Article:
Have you outgrown your brand?

by Shachar Meron

Six signs it's time to rebrand—and four that you’re not.

One of my favorite rebranding projects was a tech firm in Chicago. I still remember meeting the owner. He told us how he started a local IT help desk and grew to take on enterprise clients and citywide projects. He had recently helped the city of New Orleans expand its WiFi footprint in the wake of Hurricane Katrina. He wanted more projects like that.

But everything about his brand screamed local IT help desk: the name, the logo, the elevator pitch, the website. Even the corporate narrative ran uphill—it took 10 minutes to get to what he did and who he served today. (Most people give you about 10 seconds until they decide to keep listening or move on.) So municipal CTOs ignored him, while requests to fix routers rolled in daily.

His business had simply outgrown his brand. And it was clearly time to rebrand.


We see it all the time: visionary leaders and capable teams do great work and grow the business. The company evolves—bigger clients, more employees, new offerings, new markets. Yet the brand doesn’t keep up. It reflects an earlier version of their company, back when they were young and scrappy and often confused.

A brand that doesn't fit can actually hold you back. It's like that shirt you've kept in rotation for way too long.

But a brand that doesn’t fit can actually hold you back. It’s like that shirt you’ve kept in rotation for way too long: it was cool at the time, but over the years it’s fallen out of style, faded, maybe shrunk in the wash, til your better half is so embarrassed for you that they find the opportunity to throw it out. Metaphorically speaking, of course.

Here are six warning signs that it might be time to rebrand:

  • You struggle to attract the right customers. The ones you want don’t immediately see how you’ve got what they need. You may also be wasting time fending off (or worse, servicing) customers that don’t fit in your target audience.
  • It's hard to attract (or keep) the right employees. The best ones have options; but when they see your job postings, they don’t see themselves at your company. Your current A-players wonder if this is where they want to spend their best years.
  • Partners don’t know how to promote you. You have some great referral and channel partners who swim in the right circles and are happy to vouch for you—but they don’t know what to say, or they pitch you the wrong way.
  • The sales team has a disclaimer. When they talk about your company, they preempt it with “We say we do this, but we really do that.” Or “So this is a little out of date, it’s from before we started etc etc.” (Note: could just be a marketing problem.)
  • You hesitate to share. Afraid of making a bad first impression, you postpone reaching out to your most promising leads “until we figure this out” or “we get a better ___.” You sometimes choose not to hand out your materials or direct people to your site.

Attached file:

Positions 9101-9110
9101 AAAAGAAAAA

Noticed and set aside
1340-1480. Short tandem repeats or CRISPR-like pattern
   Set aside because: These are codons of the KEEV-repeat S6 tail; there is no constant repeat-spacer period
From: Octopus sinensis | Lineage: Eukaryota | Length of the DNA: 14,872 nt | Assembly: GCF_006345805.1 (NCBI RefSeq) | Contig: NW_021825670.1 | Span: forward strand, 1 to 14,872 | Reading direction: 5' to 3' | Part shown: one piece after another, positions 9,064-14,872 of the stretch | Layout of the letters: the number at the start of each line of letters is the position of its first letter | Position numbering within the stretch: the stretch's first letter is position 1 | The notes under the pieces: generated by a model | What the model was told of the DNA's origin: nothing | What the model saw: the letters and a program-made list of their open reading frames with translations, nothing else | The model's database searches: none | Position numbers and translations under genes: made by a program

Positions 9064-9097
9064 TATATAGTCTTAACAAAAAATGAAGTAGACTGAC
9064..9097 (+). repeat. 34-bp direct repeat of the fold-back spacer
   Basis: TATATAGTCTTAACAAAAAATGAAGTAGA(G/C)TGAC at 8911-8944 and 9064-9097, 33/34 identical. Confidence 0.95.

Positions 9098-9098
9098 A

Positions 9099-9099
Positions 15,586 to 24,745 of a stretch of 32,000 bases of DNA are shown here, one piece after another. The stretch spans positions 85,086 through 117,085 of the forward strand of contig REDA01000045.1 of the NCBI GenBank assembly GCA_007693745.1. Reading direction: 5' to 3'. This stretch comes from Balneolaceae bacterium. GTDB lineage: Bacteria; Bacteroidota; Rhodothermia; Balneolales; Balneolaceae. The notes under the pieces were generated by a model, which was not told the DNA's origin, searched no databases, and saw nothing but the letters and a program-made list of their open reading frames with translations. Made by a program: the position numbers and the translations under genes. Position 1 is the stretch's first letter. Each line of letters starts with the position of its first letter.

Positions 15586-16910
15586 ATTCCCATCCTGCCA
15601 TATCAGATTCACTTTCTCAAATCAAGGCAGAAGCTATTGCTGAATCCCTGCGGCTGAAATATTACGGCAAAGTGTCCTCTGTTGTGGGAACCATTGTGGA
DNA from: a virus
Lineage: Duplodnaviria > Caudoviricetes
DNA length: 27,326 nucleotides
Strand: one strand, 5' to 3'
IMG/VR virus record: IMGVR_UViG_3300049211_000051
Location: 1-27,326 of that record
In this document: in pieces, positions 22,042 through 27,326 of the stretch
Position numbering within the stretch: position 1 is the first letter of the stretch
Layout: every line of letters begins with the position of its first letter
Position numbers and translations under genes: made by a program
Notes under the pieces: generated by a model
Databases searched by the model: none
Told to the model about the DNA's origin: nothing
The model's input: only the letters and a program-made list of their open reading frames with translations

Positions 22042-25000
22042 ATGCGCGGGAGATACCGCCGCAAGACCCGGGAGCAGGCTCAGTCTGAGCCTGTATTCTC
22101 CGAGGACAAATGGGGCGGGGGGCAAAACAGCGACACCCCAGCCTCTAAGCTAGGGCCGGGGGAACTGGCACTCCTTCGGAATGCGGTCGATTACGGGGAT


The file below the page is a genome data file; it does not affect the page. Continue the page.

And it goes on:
• There's no room to grow. You have the ambition and ability to expand into new offerings and markets, but your brand doesn’t flex to cover that new territory. Like lighter fluid and perfume, it just doesn’t mix.

If any of this sounds familiar, it may be time to rebrand. That could mean a cosmetic update (like a new identity and story) or a strategic overhaul (like new positioning and messaging). I’ll save that issue for another post.

Four cases where it's not time to rebrand after all:

But I’ll leave you with some good news: the most common reasons I see from business leaders are actually (in my experience) not good reasons to rebrand at all. These include:

  • Leadership is bored and wants to change for the sake of change.
  • A new marketing director has just been hired... and wants to make their mark on the company. Or maybe there's a new creative agency who’d love a branding case study.
  • They’re reacting to a new trend or gutsy competitor (if you’re chasing, you’ll always be behind).
  • What they really need is a substantial business change, but changing the brand feels easier (treating the symptom instead of the cause).

So if that sounds more like your situation, stop and evaluate the pros and cons of rebranding. Rebranding can be a big investment of time, money and effort, and sometimes it may cause more harm than good—so it’s ok if your default setting is to do nothing. Yet.

As for that tech firm, rebranding was right for them because they answered “yes” to four of the six warning signs and it truly was the right time to rebrand. But they ended up being one of my favorite rebranding clients for one simple reason: their business was better than their brand. So we could trust them to do what they do best, and all we had to do was shape their brand to fit the best version of themselves.

And I hardly ever miss that shirt.


by Shachar Meron


Love your brand

©2024 Bluegreen Branding, Inc

Bluegreen provides brand strategy consulting for ambitious B2B brand marketing leaders, specializing in tech and finance. Together with our network of expert partners, we’re engaged for branding, rebranding, brand identity and naming, brand messaging and communications strategy, corporate narratives and writing, logo design, marketing plans and launch campaigns, sales tools and training, digital strategy and website design, creative ideation and thought leadership.

As serial entrepreneurs and senior execs, we love building excitement around worthy brands and teaching people new things.

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